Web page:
The concept of the "Internet of Things" has driven forward the idea that in future, 'smart' homes will contain appliances and devices which will be connected and controllable from smartphones and tablets.
There is a wide choice of wireless alternatives, from technologies like ZigBee and Z-Wave, which are used by smart home solutions today, to promising new technologies, including Bluetooth Smart and DECT ULE, which are appropriate for devices that are not connected to mains power (such as sensors).
However, in a real-world home environment, all of these wireless protocols suffer from the vagaries of signal propagation and interference from appliances and solidly built brick interior dividing walls in old homes.
We have all experienced the varying quality and intermittent nature of wi-fi signals in our homes and offices. Imagine the challenge of connecting dozens or even hundreds of devices, from door locks and temperature sensors to smart washing machines and connected LED lights in the smart home of the future.
Andy Heaton, founder and CEO of enModus, believes that there is no single communications protocol that can meet all requirements of the Internet of Things, or even all requirements of the smart home. However, there is another solution.
EnModus believes that part of this problem can be solved by connecting mains-powered devices in the smart home to the Internet of Things via the power line. Even though the domestic power circuit is not exactly a noise-less environment, it is less chaotic and more predictable than the airwaves.
Heaton reckons enModus' product Wattwave is the "ideal technology to become the backbone of the 21st century smart home". And backers agree. In June 2011, the startup secured $1.6 million in funding from Andromeda Capital.
Wattwave is a two-way power line communications technology that has been developed specifically for smart homes.
Compared to normal wireless technologies, it has an unbeatable range in the normal home.
It runs on an off-the-shelf micro controller that costs less than a dollar, giving it a far cheaper implementation cost than comparable solutions.
Designed specifically for low-bitrate smart home applications, Wattwave communicates over long distances — something that no wireless alternative has been able to do.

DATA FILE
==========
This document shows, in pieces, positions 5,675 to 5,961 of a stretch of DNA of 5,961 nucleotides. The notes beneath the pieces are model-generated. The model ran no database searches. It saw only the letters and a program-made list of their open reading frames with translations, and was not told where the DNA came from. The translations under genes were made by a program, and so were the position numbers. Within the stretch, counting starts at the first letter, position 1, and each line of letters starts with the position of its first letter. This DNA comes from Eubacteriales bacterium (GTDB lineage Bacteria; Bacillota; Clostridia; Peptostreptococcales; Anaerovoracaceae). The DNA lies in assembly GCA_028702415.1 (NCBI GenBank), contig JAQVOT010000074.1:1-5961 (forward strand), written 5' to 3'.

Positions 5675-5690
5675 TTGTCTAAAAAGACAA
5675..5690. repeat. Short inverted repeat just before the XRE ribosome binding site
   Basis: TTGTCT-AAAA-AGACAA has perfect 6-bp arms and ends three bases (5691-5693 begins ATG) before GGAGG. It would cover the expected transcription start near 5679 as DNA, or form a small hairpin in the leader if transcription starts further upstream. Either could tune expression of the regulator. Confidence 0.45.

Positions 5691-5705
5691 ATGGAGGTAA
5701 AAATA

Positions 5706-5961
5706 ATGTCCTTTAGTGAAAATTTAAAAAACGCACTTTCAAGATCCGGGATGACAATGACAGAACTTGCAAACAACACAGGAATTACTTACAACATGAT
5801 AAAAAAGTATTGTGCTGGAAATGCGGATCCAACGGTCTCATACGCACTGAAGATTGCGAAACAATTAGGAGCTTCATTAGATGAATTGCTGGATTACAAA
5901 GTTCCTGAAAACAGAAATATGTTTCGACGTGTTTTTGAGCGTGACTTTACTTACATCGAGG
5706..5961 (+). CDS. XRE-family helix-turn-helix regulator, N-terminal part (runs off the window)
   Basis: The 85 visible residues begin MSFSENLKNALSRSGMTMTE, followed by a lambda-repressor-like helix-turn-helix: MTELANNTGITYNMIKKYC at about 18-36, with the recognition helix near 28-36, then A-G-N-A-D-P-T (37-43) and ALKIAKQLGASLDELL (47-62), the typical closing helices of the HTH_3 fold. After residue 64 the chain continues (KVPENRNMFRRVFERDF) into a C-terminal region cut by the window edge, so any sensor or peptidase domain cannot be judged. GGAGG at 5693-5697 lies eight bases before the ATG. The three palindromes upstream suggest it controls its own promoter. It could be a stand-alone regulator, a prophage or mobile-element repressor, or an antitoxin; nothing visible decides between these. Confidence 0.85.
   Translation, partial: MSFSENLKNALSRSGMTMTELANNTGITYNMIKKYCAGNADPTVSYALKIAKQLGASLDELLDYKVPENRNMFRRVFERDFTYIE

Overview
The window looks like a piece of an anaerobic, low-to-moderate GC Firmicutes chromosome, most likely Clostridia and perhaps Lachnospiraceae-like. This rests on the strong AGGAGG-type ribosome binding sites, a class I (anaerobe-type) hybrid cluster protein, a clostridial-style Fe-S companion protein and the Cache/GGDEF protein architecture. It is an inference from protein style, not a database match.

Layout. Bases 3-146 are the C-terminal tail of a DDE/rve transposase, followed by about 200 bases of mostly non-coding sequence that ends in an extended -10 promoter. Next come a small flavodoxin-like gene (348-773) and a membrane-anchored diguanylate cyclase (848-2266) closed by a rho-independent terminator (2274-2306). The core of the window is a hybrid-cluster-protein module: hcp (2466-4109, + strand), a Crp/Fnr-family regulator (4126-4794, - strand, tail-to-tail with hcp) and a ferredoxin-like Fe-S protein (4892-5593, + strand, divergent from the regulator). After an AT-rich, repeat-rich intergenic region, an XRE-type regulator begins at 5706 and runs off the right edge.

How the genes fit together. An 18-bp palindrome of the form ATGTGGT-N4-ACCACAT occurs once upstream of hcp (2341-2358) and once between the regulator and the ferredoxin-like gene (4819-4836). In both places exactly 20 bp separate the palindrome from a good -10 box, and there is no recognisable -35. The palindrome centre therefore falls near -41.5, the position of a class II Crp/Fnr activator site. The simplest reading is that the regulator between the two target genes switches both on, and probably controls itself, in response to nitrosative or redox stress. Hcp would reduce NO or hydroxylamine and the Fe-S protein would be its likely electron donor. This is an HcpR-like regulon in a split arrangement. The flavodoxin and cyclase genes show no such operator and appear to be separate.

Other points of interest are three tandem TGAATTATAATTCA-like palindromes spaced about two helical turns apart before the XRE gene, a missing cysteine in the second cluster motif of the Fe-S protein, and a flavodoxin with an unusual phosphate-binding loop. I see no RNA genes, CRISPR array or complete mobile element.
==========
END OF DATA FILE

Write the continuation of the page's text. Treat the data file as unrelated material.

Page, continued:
Enmodus has been developing Wattwave technology for about two years. Originally a concept, Wattwave is now out of the lab and into homes. You can control a range of appliances using Wattwave technology.
So how does it really work?
Wattwave is a two-way, full duplex communications protocol, designed specifically for smart home applications. It is a power line technology, operating in the CENELEC B band (~100 kHz), allowing it to co-exist happily with other power line communications technologies, such as HomePlug.
It uses techniques from technologies including TDMA, CDMA, and GPS to make optimal use of the limited bandwidth available in the CENELEC B band.
For example, it "borrows the precise timing synchronisation from GPS and the concept of time slots for devices from TDMA to remove the need for arbitration and other overheads, maximising the amount of bandwidth that can be used for useful 'payload' data".
With these innovations, it delivers a data rate of 40-50 bits per second. In its current implementation, each hub can support up to 255 nodes in a star arrangement, with a refresh rate of approximately 1 second.
The most widely used wireless technologies (ZigBee, Wi-Fi, etc) are complex, powerful, and sophisticated — and therefore costly. The same is true for high-bandwidth power line technologies such as HomePlug, which are commonly used for media streaming.
Wattwave runs on a low-cost, off-the-shelf 32-bit ARM microprocessor, with an analog subsystem coupling it to the mains.
The analog subsystem was migrated from a set of 350 discrete components to a semi-custom analog array chip for the first release of the product, and work has recently started on an ultra low cost ASIC for the lowest cost.
All you need to do is plug it in.
The system consists of a hub: The central processing unit for the Wattwave home, which can be plugged into any socket on the home main circuit. There are nodes, plugged into sockets around the home, which send power consumption information to the hub whilst listening for control commands.
You can control the nodes from a tablet, which displays information about the nodes it monitors.
During field trials, Wattwave showed it can communicate over distances of at least 70 metres, without signal boosters or other tricks, outperforming all wireless and wired alternatives available.
Controlling your home from your tablet or smartphone has become a lot more cost effective and efficient — and with this clever use of power line technology, there is a lot of potential.
Not only can you have a smart home, but you can also make your shed smarter and even control your pond pump in your smart garden with your mobile phone.
Smart living just got a whole lot easier.